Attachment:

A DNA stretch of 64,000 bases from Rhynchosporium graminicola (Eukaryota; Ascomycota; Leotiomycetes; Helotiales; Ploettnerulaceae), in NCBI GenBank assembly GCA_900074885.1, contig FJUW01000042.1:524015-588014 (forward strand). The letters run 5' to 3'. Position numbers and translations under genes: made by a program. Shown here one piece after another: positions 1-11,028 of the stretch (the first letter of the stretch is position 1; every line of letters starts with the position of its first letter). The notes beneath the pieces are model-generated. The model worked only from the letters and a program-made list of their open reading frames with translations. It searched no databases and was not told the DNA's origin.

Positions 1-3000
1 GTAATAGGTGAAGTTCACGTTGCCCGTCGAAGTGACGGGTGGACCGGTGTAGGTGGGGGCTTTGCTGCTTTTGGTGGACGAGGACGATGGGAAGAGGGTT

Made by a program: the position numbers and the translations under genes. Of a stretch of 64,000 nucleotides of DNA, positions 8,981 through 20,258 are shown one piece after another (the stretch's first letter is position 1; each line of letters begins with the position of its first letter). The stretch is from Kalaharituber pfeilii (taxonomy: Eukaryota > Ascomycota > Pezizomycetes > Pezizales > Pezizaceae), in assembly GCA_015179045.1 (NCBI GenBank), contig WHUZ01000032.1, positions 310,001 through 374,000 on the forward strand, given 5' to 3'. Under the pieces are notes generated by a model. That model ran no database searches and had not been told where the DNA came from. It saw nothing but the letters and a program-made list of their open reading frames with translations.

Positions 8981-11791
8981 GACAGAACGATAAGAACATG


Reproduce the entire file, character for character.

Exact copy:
A DNA stretch of 64,000 bases from Rhynchosporium graminicola (Eukaryota; Ascomycota; Leotiomycetes; Helotiales; Ploettnerulaceae), in NCBI GenBank assembly GCA_900074885.1, contig FJUW01000042.1:524015-588014 (forward strand). The letters run 5' to 3'. Position numbers and translations under genes: made by a program. Shown here one piece after another: positions 1-11,028 of the stretch (the first letter of the stretch is position 1; every line of letters starts with the position of its first letter). The notes beneath the pieces are model-generated. The model worked only from the letters and a program-made list of their open reading frames with translations. It searched no databases and was not told the DNA's origin.

Positions 1-3000
1 GTAATAGGTGAAGTTCACGTTGCCCGTCGAAGTGACGGGTGGACCGGTGTAGGTGGGGGCTTTGCTGCTTTTGGTGGACGAGGACGATGGGAAGAGGGTT

Made by a program: the position numbers and the translations under genes. Of a stretch of 64,000 nucleotides of DNA, positions 8,981 through 20,258 are shown one piece after another (the stretch's first letter is position 1; each line of letters begins with the position of its first letter). The stretch is from Kalaharituber pfeilii (taxonomy: Eukaryota > Ascomycota > Pezizomycetes > Pezizales > Pezizaceae), in assembly GCA_015179045.1 (NCBI GenBank), contig WHUZ01000032.1, positions 310,001 through 374,000 on the forward strand, given 5' to 3'. Under the pieces are notes generated by a model. That model ran no database searches and had not been told where the DNA came from. It saw nothing but the letters and a program-made list of their open reading frames with translations.

Positions 8981-11791
8981 GACAGAACGATAAGAACATG